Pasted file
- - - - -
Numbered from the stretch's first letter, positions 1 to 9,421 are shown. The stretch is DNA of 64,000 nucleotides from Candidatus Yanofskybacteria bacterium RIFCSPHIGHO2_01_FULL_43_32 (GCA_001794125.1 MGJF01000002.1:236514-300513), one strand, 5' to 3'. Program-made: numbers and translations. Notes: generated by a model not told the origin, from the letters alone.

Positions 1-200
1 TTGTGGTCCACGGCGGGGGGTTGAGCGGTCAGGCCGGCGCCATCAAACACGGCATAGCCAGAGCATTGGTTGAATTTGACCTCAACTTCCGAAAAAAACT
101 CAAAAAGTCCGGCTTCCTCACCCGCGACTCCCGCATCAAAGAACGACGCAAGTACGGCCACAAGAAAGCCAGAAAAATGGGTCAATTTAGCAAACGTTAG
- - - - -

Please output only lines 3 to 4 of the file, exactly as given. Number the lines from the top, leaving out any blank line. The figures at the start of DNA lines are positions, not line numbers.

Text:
1 TTGTGGTCCACGGCGGGGGGTTGAGCGGTCAGGCCGGCGCCATCAAACACGGCATAGCCAGAGCATTGGTTGAATTTGACCTCAACTTCCGAAAAAAACT
101 CAAAAAGTCCGGCTTCCTCACCCGCGACTCCCGCATCAAAGAACGACGCAAGTACGGCCACAAGAAAGCCAGAAAAATGGGTCAATTTAGCAAACGTTAG